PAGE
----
Second Look Sunday: “How I Live My Life With Sarcoidosis”

Originally posted June 7, 2013

Someone recently wrote to ask me how I live my life with sarcoidosis, and it stumped me. I never really thought about it. Although I have a blog devoted to my life with sarcoidosis, and a Facebook page and a Twitter feed, I really do not dwell on the fact that I have sarcoidosis and the conditions it has invited into my life without asking me first.

I have always been one to live in the present. I never planned too far ahead. I am not one of those people with a five year plan outlined in detail. I don’t even plan my day. I could be on my way to go out to a movie and will end up having dinner at a restaurant instead. I go with the flow. I let life take me where it needs me at that moment. I don’t let my life control me. Instead, I control it. I do what I want when I want.

20130607-011432.jpgLearn to embrace the elephant in the room

When I first learned I had sarcoidosis, I had no idea what it was, or the seriousness of the disease. As the disease progressed over the years and I developed other conditions, I still never thought of the seriousness of my conditions individually, and even less about them combined. Even as doctors have told me that I am a miracle and should technically be either dead or gravely incapacitated, I still did not, and do not dwell on my conditions.

With that being said, I am not in denial. I know that I am in very serious way. I live on [seven*] different prescription medications each day. I take tablets [twice] a day. I take a total of [9*] tablets a day, (which is not much compared to a lot of people) and I also use two different steroidal inhalers. I sleep with oxygen and am supposed to use oxygen when I am active (although I don’t as much as I should).

My life has changed drastically in the past [fourteen*] years, but still I strive on. I have accepted that I have sarcoidosis of the lungs and heart, that I have heart failure and live with a defibrillator under my skin in my chest. These things combined is a prognosis of doom to most. I however just see it as a hiccup in my life’s journey. And I have accepted it all and even embraced it. I don’t curse my life how it is now. I don’t dwell on it. I don’t ponder it. I have accepted it, but I live my life as if I don’t have it. I don’t go through my day thinking in the back of my head about it.

When my alarm goes off to take my medication, I don’t bitch about and complain that I have these medications to take. Every time I take my medications, I put them all in my hands and look at each tablet and silently thank them for the job that they do of keeping me alive and I ask them to continue to do their job for me without any adverse effect. Then I silently tell my body that the medications are coming in and to please accept them and allow them to do their work. I know, it sounds like a bunch of new age crap, but I am firm believer of intention. And I don’t get adverse side effects from my medications. As a matter of fact, I have improved. I no longer am on the edge of the heart and lung transplant list.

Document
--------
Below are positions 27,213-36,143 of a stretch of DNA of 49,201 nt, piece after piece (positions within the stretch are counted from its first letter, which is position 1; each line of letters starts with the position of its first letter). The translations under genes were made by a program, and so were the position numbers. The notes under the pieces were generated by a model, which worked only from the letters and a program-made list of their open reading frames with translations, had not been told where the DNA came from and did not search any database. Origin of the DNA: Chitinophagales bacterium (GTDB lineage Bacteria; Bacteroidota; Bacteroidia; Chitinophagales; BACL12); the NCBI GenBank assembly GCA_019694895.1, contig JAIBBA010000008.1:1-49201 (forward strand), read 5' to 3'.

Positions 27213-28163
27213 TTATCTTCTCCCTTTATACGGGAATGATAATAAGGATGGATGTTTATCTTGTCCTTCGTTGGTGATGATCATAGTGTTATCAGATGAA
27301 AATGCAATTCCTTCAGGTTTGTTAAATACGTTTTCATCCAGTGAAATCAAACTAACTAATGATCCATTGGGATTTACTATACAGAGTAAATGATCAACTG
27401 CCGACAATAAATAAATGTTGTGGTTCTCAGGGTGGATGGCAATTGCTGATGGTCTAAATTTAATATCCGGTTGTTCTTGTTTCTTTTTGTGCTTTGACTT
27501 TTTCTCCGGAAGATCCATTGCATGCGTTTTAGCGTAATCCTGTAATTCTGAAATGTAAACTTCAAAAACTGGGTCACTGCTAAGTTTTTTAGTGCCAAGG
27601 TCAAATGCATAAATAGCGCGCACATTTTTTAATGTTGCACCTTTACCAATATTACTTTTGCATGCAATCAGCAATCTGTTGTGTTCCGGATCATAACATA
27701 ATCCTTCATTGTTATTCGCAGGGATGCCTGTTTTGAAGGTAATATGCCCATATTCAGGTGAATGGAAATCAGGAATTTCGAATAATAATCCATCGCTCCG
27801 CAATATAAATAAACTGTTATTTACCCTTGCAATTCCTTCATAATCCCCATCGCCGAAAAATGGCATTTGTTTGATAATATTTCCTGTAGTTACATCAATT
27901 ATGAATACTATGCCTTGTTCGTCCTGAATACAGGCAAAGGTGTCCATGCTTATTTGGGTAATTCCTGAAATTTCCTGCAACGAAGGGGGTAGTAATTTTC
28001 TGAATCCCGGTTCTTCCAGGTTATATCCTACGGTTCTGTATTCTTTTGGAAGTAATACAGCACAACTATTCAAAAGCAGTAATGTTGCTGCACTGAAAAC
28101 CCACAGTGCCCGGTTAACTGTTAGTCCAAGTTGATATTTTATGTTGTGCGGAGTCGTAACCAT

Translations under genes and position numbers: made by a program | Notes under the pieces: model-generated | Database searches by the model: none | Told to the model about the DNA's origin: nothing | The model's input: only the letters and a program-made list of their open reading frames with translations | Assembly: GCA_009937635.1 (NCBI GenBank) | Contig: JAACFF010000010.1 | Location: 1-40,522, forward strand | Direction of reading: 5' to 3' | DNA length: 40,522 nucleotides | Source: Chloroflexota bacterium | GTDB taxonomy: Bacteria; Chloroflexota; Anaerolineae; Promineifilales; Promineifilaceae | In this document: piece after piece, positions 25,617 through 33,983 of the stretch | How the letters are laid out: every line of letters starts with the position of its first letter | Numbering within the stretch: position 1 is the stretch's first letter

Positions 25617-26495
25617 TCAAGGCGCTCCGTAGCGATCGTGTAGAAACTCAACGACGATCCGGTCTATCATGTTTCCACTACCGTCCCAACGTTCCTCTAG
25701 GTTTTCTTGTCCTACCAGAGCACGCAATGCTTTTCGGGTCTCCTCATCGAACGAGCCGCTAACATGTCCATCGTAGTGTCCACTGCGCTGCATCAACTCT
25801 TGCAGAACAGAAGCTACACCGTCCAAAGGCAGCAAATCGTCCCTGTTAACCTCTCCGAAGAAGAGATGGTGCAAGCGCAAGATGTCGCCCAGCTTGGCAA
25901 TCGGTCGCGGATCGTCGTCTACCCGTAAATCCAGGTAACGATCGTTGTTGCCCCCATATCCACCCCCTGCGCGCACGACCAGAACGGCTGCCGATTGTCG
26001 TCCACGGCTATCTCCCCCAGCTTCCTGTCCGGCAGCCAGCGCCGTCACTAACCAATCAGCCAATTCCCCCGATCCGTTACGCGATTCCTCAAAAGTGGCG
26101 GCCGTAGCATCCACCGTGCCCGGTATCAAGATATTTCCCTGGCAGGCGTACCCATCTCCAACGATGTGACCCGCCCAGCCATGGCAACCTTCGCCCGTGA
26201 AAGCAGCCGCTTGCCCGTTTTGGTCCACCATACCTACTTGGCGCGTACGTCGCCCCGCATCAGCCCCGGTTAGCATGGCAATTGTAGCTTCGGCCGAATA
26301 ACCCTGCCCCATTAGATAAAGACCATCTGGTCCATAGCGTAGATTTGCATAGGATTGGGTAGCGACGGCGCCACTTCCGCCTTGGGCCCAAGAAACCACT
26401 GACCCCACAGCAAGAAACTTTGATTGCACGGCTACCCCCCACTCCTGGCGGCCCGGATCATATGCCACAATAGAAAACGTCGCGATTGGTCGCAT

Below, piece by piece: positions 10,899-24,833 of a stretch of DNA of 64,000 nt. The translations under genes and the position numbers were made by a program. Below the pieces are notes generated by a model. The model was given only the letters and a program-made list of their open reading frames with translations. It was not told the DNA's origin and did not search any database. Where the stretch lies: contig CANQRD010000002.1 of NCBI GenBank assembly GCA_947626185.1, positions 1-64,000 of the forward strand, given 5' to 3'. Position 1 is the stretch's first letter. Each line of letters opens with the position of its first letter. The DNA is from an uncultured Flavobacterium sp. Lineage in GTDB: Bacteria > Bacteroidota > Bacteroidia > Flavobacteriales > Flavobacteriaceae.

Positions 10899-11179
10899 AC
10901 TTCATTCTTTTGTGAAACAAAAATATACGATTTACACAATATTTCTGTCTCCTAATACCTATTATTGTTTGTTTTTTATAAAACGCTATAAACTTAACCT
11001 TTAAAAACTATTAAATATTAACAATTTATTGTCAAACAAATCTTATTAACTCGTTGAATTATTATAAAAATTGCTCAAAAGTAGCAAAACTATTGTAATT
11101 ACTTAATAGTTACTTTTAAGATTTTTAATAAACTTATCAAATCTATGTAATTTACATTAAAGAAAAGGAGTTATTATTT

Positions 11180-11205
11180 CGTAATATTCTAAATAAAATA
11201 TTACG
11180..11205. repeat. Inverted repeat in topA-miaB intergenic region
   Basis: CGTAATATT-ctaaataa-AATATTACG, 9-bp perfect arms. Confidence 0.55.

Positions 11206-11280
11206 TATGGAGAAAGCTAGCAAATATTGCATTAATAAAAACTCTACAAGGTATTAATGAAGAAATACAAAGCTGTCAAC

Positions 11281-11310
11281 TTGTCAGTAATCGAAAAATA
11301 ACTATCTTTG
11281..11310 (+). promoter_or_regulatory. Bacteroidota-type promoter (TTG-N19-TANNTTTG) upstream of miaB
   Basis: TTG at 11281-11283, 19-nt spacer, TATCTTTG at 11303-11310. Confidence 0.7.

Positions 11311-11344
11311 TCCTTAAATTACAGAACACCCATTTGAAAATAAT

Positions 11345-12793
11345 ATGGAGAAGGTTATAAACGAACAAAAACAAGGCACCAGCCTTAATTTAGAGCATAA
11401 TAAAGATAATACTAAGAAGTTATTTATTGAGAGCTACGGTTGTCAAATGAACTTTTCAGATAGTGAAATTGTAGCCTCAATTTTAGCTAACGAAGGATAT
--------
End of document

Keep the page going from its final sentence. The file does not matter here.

To say how I live my life with this disease and conditions is to just accept it and live like I don’t have it. I have accepted that I have all this stuff and I have accepted that I can no longer do a lot of stuff, but I still do stuff within my current capabilities, and I do push the envelope at times. And even though I have accepted it, I don’t live like I have it. I don’t go around preaching to anyone that I have the disease. No one knows about my conditions other than my wife, my immediate family, and my boss. Of my friends, only three know. I again believe that if you go about telling people you are “sick”, all you are doing is affirming that to your psyche. And when anyone asks me how I am doing that knows about my condition, even if I may be feeling like crap, the first thing that will come from my mouth is “I am fine”, because in reality, I am fine. I am not in a box six feet under a headstone. I am not in bed unable to feed or care for my self. It is a positive statement and I am planting that positivity inside my psyche.

Also, when you tell people that you are fine, they think you are fine, and the energy that comes from them is a positive one because you are fine to them. If you tell people that you are sick, the energy that comes from most people is one that you are sick, and all that does is confirm to your body that it is sick, and it will continue to be sick because you say so and other people believe so.

Although I do take a lot of medications and supplements, the one thing that I can truly say is the reason I have done so much better is that I only allow positivity into my life. Try it sometime and you too might see a difference in the way you feel.

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